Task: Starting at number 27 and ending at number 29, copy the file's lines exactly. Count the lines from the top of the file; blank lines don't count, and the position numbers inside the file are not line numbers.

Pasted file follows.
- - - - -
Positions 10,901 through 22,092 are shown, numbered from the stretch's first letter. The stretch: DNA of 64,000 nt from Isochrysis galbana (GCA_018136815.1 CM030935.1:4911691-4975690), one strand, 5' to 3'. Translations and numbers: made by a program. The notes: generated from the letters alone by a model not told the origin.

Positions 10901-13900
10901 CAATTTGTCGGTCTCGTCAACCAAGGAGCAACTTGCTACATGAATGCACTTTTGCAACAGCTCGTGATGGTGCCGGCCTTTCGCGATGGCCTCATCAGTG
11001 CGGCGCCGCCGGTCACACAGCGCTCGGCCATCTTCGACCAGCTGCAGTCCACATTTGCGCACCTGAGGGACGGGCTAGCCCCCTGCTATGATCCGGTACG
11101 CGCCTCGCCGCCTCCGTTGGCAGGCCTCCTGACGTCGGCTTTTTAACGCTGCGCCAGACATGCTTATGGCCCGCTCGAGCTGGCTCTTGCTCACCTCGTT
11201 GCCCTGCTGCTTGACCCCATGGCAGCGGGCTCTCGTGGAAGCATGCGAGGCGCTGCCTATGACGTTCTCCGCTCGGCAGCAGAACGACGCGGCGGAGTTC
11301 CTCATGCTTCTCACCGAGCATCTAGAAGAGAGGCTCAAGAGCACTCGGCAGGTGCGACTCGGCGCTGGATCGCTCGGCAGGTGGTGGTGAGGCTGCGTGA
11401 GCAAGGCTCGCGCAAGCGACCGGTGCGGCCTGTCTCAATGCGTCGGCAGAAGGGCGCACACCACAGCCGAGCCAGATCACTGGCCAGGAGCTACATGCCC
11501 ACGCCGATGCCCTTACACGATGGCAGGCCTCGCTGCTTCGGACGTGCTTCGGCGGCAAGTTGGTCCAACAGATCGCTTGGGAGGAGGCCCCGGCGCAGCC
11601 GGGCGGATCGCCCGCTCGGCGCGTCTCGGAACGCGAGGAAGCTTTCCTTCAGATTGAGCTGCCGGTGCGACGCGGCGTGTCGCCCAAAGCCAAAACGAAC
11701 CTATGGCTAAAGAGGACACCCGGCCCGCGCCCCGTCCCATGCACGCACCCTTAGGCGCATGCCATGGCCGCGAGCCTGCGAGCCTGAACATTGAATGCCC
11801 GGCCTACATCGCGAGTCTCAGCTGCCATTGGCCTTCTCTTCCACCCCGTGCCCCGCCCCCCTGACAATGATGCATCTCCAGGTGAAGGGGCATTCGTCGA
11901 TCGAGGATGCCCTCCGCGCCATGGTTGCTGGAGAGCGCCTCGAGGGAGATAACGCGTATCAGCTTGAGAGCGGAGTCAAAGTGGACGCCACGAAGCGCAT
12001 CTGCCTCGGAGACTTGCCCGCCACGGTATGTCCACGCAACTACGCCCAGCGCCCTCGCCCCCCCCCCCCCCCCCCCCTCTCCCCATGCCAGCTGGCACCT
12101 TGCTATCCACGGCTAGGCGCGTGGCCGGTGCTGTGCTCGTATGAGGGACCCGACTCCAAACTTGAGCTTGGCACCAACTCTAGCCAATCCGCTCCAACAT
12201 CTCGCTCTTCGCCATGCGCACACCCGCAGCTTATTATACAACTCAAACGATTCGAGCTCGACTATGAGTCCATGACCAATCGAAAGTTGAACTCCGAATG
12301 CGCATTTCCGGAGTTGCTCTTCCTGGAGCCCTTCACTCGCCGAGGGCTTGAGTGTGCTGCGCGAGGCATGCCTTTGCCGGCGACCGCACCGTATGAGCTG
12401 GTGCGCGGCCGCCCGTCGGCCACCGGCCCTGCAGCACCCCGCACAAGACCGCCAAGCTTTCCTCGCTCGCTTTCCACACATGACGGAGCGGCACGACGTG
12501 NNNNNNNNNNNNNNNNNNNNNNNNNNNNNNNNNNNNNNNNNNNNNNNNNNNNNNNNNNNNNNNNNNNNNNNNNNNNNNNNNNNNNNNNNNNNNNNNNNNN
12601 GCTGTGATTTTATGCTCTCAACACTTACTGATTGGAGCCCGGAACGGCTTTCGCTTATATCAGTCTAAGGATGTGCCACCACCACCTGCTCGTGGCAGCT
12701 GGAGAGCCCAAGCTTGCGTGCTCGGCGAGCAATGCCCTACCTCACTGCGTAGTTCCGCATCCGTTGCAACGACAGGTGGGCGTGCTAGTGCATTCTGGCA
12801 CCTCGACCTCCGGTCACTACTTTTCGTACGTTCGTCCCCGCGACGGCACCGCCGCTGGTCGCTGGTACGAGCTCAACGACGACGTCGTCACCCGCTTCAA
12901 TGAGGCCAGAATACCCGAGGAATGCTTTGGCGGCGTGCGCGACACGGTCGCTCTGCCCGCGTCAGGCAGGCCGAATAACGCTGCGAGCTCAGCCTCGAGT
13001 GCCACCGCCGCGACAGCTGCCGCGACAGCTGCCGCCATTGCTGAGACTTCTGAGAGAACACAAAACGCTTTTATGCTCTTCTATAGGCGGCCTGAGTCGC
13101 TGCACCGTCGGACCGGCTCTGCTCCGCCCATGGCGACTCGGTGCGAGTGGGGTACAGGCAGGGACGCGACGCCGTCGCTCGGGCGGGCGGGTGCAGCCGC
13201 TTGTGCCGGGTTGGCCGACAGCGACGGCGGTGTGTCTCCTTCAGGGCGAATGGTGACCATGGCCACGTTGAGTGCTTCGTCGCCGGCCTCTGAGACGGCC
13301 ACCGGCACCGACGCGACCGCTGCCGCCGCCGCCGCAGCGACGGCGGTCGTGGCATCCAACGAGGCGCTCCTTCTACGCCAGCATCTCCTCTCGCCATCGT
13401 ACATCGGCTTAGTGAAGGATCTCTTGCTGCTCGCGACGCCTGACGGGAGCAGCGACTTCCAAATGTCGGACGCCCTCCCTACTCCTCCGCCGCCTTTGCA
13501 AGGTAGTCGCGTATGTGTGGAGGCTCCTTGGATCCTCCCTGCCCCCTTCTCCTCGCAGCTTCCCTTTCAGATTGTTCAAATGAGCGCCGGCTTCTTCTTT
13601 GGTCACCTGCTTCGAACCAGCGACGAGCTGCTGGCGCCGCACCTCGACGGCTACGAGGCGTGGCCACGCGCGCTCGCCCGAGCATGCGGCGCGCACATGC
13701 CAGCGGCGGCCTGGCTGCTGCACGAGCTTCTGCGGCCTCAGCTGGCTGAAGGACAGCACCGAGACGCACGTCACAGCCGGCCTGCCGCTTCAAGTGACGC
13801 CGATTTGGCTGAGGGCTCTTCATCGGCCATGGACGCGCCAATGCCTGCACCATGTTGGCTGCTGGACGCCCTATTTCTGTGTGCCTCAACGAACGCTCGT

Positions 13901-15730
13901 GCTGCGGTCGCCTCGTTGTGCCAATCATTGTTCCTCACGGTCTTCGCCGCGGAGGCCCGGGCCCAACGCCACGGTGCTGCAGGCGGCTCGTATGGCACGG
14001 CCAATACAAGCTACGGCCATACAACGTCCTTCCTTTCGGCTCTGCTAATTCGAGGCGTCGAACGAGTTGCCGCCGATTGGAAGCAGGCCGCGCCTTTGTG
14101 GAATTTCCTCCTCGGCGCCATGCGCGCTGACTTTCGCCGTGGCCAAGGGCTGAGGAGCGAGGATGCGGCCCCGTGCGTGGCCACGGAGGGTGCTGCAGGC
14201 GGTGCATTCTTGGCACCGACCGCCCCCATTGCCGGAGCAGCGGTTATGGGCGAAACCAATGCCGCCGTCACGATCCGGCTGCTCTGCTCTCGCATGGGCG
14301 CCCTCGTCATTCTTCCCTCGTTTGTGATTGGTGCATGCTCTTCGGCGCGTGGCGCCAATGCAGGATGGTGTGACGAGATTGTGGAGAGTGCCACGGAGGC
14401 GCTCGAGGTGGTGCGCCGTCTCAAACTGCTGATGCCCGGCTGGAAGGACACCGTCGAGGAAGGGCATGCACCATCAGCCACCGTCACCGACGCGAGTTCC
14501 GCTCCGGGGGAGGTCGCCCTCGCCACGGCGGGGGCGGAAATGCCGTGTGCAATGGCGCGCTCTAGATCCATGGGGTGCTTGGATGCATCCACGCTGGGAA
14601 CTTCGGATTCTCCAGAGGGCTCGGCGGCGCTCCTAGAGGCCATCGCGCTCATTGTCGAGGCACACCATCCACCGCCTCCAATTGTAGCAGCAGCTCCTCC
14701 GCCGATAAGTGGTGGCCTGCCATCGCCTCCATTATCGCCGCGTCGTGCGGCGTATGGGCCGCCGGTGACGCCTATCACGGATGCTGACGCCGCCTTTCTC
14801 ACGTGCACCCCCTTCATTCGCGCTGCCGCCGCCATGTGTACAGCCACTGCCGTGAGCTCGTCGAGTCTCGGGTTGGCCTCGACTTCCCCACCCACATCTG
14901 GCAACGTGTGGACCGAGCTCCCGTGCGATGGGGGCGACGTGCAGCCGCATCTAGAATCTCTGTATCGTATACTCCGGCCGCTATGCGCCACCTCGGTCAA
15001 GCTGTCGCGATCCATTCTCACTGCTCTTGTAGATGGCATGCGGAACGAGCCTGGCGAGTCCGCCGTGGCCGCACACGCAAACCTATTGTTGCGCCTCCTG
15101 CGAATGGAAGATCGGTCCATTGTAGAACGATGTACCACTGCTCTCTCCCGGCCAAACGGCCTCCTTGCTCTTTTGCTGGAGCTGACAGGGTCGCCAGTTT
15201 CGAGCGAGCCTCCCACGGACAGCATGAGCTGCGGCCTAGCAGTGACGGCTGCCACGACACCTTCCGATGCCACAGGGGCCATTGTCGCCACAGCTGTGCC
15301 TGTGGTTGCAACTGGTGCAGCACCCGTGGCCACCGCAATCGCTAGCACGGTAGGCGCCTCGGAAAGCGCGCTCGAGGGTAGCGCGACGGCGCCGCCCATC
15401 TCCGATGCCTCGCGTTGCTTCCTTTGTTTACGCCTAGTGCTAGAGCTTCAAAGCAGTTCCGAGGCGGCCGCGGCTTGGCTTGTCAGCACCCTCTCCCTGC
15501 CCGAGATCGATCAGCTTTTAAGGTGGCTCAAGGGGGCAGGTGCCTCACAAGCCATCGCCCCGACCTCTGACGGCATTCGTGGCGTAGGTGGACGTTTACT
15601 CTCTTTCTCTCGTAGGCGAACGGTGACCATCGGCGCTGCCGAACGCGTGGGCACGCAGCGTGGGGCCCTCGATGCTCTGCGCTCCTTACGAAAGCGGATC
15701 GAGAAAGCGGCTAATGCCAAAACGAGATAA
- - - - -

13301 ACCGGCACCGACGCGACCGCTGCCGCCGCCGCCGCAGCGACGGCGGTCGTGGCATCCAACGAGGCGCTCCTTCTACGCCAGCATCTCCTCTCGCCATCGT
13401 ACATCGGCTTAGTGAAGGATCTCTTGCTGCTCGCGACGCCTGACGGGAGCAGCGACTTCCAAATGTCGGACGCCCTCCCTACTCCTCCGCCGCCTTTGCA
13501 AGGTAGTCGCGTATGTGTGGAGGCTCCTTGGATCCTCCCTGCCCCCTTCTCCTCGCAGCTTCCCTTTCAGATTGTTCAAATGAGCGCCGGCTTCTTCTTT